“Dr. Mears has continued to drive not only our attendings, but also our residents, to strive for quality to make sure we are doing the best that we can for our patients,” nominator C. Lowry Barnes, M.D., professor and chair of Orthpaedic Surgery, said when presenting the award.
Mears’ initiatives since joining the faculty in 2015 include making the department’s morbidity and mortality conference, a process in surgical departments to identify and learn from adverse outcomes involving errors, more data-driven. “This has markedly changed how faculty and residents view safety events and allows for a robust forum to make changes in coding and documentation,” Barnes wrote in his nomination letter.
“Dr. Mears is also a critical driver in the efforts made toward our application for JCAHO Center of Excellence as well as achieving the Healthgrades Joint Replacement Excellence Award in 2020 and 2021,” Barnes wrote.
Best Consulting Physician
Raghu Ramakrishnaiah, MBBS
Professor, Department of Radiology
Vice Chief, Division of Pediatric Radiology
Fellowship Director, Pediatric Radiology, Pediatric Neuro-Radiology, Pediatric Body Imaging
Raghu Ramakrishnaiah, MBBS, is a highly respected neuro-radiologist who is appreciated by faculty in the Department of Pediatrics for going above and beyond in the consults he provides.
Nominator Joana Mack, M.D., assistant professor of pediatrics, frequently crosses paths with Ramakrishnaiah in her care of children with hematologic and oncologic disorders. “My colleagues and I are always trying to make sense of imaging,” Mack explained. “Dr. Raghu takes the time to walk us through all of it, even if we just pop into his reading room unannounced.”
“He calls us immediately to discuss worrisome scans in order to get a better clinical picture,” Mack continued. “He coordinates scans to occur immediately, to help patients get answers quicker and/or to decrease the amount of NPO (no food prior to surgery) time. He goes above and beyond what is called of him, and he does it all in a respectful and kind manner.”
Collaborations and Teamwork
Zachary Lewis, M.D.
Assistant Professor (Associate Professor as of 7/1/22)
Department of Emergency Medicine
Ultrasound Director, Emergency Medicine Residency Program
Zachary Lewis, M.D., is passionate about using emergency ultrasound to improve care for Arkansans – and deeply committed to teaching others how to make full use of the technology’s potential.
“Dr. Lewis has a real passion for education, particularly emergency ultrasound education, and this has led him to collaborate extensively,” said nominator Jason Arthur, M.D., assistant professor and assistant director of the emergency medicine ultrasound fellowship.
Lewis has collaborated with a wide range of clinical, IT and other support teams at UAMS, Arkansas Children’s Hospital and beyond to broaden the use of point-of-care ultrasound for patients as well as in resident and fellowship training.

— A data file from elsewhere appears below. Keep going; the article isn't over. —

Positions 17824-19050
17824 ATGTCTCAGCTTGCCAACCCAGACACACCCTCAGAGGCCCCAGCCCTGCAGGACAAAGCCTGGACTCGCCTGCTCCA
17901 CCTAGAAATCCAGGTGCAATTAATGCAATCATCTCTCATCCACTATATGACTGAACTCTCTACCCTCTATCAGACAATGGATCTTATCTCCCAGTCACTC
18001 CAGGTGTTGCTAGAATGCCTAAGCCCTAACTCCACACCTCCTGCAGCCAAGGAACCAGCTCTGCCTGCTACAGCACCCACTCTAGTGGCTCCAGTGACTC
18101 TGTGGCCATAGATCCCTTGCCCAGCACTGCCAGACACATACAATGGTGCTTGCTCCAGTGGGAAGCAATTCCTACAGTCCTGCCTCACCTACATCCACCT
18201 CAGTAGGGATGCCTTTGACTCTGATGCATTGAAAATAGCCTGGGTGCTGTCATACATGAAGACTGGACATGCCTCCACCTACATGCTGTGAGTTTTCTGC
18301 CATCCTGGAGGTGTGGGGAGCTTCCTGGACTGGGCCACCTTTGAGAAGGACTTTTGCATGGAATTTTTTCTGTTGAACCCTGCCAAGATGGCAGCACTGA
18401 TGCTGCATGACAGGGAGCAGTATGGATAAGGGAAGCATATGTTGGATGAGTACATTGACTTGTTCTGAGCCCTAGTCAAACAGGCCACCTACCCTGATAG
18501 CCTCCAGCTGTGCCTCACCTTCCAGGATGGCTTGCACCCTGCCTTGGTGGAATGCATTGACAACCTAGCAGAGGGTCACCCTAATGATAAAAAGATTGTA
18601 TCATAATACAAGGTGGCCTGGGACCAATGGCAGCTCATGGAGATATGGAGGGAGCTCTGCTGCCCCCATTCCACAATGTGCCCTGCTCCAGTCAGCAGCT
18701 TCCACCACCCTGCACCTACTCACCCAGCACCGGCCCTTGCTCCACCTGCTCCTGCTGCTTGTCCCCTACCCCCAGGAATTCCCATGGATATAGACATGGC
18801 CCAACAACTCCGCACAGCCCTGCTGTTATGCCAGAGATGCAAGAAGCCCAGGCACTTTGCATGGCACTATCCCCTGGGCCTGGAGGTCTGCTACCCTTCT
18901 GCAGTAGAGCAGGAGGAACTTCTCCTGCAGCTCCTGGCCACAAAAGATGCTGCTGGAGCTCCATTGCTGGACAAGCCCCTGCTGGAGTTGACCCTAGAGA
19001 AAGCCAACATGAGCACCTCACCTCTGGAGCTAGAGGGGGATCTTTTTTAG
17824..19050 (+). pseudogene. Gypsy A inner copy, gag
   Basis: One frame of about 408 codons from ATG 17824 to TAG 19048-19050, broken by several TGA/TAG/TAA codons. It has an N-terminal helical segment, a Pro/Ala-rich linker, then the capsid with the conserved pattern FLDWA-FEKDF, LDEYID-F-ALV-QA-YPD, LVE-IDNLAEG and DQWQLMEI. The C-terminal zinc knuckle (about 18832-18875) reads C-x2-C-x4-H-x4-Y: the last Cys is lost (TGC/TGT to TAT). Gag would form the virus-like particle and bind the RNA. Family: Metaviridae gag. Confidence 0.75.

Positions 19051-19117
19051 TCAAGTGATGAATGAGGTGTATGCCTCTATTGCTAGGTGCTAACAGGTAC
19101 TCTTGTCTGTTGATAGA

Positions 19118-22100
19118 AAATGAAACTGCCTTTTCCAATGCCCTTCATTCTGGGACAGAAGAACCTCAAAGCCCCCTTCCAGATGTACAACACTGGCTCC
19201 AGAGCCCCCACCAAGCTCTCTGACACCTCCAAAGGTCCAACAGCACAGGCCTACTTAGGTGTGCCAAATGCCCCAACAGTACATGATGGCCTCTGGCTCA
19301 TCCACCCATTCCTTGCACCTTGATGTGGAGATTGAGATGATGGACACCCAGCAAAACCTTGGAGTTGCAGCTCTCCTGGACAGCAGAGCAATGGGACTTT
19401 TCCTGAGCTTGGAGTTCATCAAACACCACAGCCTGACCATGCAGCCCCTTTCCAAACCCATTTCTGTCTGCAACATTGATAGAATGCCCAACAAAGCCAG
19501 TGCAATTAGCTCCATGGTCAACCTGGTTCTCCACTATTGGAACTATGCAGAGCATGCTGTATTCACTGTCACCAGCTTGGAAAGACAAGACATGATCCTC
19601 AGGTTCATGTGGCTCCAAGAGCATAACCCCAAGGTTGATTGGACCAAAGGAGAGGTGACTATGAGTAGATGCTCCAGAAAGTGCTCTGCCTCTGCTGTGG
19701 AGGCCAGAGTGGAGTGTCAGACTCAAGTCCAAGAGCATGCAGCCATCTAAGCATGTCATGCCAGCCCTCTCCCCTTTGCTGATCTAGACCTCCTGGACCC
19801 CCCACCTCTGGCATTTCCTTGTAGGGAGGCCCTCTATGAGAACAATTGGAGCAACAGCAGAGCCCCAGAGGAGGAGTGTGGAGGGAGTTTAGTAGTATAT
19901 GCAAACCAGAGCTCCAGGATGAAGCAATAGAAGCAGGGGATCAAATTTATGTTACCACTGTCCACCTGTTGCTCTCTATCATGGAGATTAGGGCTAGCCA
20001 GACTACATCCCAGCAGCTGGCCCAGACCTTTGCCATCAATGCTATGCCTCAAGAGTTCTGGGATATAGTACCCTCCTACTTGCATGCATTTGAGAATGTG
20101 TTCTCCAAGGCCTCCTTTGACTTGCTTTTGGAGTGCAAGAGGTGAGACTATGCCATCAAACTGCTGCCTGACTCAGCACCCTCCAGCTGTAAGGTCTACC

He also has been involved in pre-clinical teaching on the use of ultrasound in the College of Medicine. Aside from his work in ultrasound, Lewis has collaborated with IT and pharmacy teams to improve the electronic health record system, and with colleagues on the LGBTQ+ subcommittee of the Diversity, Equity and Inclusion Committee to ensure that UAMS provides compassionate, patient-centered care to all members of the community.
Rising Star Clinical Faculty
Emily Kocurek, M.D.
Assistant professor, Division of Pulmonary and Critical Care Medicine
Department of Internal Medicine
Emily Kocurek, M.D., has stood out for her clinical excellence, teaching and service to UAMS since joining the faculty in 2017, including her work as a pulmonologist in the throes of the pandemic.
Colorectal surgeon W. Contain Mustain, M.D., said in his nomination letter that he first became aware of Kocurek’s commitment to excellence when he referred a patient to the Pulmonary Clinic. Thoracic surgeon Matt Steliga, M.D., presented the award on behalf of Mustain, who was unable to attend the ceremony, and shared additional observations.
“Despite her busy clinical schedule, Dr. Kocurek has made time for numerous administrative roles and quality improvement projects,” Steliga said. “Furthermore, she has distinguished herself as an outstanding teacher across multiple platforms. Beyond her clinical and educational skills at the bedside, Dr. Kocurek has demonstrated a willingness to tackle system issues within the hospital. She has served on multiple committees and has extended herself in every way to serve our institution.”
Physician of the Year
Randy Maddox, M.D.
Professor, Department of Emergency Medicine
Director, Emergency Medicine Service Line
Randy Maddox, M.D., is widely respected in the Emergency Department and beyond for his expertise, hard work and professionalism. Service to the College of Medicine and UAMS has been the backbone of his career.
Presenting the award on behalf of the Department of Emergency Medicine, Joseph “Wes” Watkins, M.D., said Maddox hit the ground running after joining the faculty in 2007. He has been active in clinical care, research and education, winning several teaching awards. Maddox has directed the UAMS Emergency Medicine Service Line since 2020.
“Under his leadership, our department has had a successful EPIC (electronic health record system) launch, played a key role in obtaining American College of Surgeons Level 1 Trauma Center status, opened a Clinical Decision Unit, and initiated a physician-in-triage model, decreasing our leave-without-being-seen rate from 7% down to 3.5%,” Watkins said. “He has also navigated the COVID-19 pandemic and successfully implemented several other quality-improvement measures.”
“Dr. Maddox not only shines in leadership and teaching, but he does this while also carrying a heavy clinical schedule, leading through the pandemic, and seeing over 800 COVID patients,” Watkins said.